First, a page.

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#8 Live below your means

It doesn't matter if you earn $1,000 a week or $10,000 a week: if you spend more than you earn, you will end up broke. The cornerstone of personal finances is to spend less money, so the trick is to be accountable for your spending - this means you need to track where what and how much you are spending.

Contributor: Samantha Breccia from blissintegrated.com

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#9 Don't choose bigger, choose better

The bigger house, the brand-new car or the latest designer clothes may make you feel good about yourself in the short term, but they may not be the best choice for you financially in the long term. The key is to forget about keeping up with the Jones' and to not be so concerned how others think about your material things. Love people, not things!

Contributor: Samantha Breccia from blissintegrated.com

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#10 If you don't see it, you won't spend it

One of the best things you can do financially, newlywed or not, is to put money away for short-term emergencies and for retirement (you need to do both). By having money deducted before it hits your checking account, you won't ever miss it. 

Remember that the earlier you start saving and the more money you can put away now, the better off you'll be in retirement. Make a pact with your spouse to start building an emergency fund and contributing more to your IRA and/or 401(k).

Contributor: Samantha Breccia from blissintegrated.com

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#11 Those who give the most, have the most

I am not saying those who give the most have the most money, but I have found those who are most satisfied in their lives, are those who give to charities and volunteer. When you give your time and your money, it will help you develop discipline by teaching you to live on less. Not only will you learn more about you and your spouse's financial situation, you will also be aware of others' hardships which can help you stay focused on what's truly important in your life.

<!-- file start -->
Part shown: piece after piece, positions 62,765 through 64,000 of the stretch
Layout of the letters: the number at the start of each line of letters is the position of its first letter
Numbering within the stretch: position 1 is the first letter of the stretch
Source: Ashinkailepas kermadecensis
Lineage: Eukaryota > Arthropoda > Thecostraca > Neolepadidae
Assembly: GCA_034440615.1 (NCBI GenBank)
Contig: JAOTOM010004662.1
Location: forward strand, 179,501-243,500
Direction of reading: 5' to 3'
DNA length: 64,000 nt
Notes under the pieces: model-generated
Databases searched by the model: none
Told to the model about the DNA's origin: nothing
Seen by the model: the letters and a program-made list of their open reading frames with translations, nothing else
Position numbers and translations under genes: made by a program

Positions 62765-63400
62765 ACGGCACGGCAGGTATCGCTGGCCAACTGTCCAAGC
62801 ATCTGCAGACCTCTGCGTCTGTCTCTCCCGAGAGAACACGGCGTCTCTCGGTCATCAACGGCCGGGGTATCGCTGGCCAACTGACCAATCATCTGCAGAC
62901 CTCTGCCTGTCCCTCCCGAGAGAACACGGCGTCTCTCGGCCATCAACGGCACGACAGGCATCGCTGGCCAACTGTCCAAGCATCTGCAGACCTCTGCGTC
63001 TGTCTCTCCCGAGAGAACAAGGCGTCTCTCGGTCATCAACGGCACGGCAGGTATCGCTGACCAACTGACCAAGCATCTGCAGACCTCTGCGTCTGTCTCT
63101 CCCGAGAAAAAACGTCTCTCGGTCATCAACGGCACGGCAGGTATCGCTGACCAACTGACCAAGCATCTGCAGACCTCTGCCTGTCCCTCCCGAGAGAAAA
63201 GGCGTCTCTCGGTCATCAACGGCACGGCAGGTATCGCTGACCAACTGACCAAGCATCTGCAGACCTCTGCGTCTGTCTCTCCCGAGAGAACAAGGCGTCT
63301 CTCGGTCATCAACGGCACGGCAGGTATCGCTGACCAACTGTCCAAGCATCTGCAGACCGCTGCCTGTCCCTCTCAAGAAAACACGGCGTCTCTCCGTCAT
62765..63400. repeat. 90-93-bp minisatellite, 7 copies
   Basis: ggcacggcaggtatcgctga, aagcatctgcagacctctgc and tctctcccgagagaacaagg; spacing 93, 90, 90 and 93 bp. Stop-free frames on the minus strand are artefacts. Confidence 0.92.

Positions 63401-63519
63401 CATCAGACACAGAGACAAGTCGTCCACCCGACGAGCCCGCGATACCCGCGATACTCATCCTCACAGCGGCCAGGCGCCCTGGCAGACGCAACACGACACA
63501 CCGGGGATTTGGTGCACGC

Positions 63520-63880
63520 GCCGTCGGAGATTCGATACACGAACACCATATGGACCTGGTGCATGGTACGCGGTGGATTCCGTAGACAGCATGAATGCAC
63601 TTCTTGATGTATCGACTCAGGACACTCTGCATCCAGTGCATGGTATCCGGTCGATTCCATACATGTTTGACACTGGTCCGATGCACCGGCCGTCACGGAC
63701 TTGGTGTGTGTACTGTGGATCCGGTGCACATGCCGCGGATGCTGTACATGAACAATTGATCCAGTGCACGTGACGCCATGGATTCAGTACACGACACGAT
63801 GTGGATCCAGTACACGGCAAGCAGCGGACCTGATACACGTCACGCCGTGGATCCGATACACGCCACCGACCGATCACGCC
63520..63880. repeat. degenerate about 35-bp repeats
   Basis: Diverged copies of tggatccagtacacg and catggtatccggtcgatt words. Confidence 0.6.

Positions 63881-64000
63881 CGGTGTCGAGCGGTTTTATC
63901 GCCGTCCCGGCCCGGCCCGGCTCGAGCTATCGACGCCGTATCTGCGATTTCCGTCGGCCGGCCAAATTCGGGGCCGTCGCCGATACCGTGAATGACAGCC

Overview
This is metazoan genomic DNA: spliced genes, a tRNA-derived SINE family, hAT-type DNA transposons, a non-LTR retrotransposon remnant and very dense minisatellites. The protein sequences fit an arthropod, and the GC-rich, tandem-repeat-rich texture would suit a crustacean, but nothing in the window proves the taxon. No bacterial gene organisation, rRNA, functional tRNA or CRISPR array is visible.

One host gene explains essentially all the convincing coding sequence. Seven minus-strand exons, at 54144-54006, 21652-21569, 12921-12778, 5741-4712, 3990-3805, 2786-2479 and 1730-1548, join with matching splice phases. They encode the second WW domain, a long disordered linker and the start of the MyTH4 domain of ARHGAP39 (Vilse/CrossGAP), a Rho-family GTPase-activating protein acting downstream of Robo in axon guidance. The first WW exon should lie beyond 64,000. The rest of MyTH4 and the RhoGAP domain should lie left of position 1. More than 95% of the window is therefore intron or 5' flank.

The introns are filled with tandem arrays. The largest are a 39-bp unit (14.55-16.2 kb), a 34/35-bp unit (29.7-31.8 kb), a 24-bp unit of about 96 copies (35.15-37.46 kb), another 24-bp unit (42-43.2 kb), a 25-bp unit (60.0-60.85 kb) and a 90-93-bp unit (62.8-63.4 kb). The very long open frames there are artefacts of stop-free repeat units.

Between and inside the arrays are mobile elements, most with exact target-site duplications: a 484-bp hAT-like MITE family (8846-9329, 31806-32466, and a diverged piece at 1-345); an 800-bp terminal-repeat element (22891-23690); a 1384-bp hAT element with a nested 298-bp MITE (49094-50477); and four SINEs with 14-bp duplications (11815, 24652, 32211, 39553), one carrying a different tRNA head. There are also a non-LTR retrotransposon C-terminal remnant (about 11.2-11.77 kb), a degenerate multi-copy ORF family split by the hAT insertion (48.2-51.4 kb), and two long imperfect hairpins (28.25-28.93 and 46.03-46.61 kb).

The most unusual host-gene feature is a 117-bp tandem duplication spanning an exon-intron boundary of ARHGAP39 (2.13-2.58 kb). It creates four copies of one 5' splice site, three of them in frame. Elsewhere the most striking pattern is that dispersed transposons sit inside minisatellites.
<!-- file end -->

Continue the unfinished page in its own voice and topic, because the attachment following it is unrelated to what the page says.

Contributor: Samantha Breccia from blissintegrated.com

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#12 It’s not what you KNOW, it’s what you DO that matters most

Indecision and procrastination can wreck you financially. As newlyweds, develop a financial plan and strict budget. If you know that you need to spend less, start tracking your spending. If you know you need to spend wisely, don't be concerned with how big your neighbor's house is or what type of car they drive.

If you know that debt is bad, make a rule to never carry a balance on your credit cards. If you don't put money away NOW for retirement, don't expect to have any money for your retirement. You and your spouse are partners, so be each other's support system by working together and holding each other accountable to stay on track with your financial goals.

Contributor: Samantha Breccia from blissintegrated.com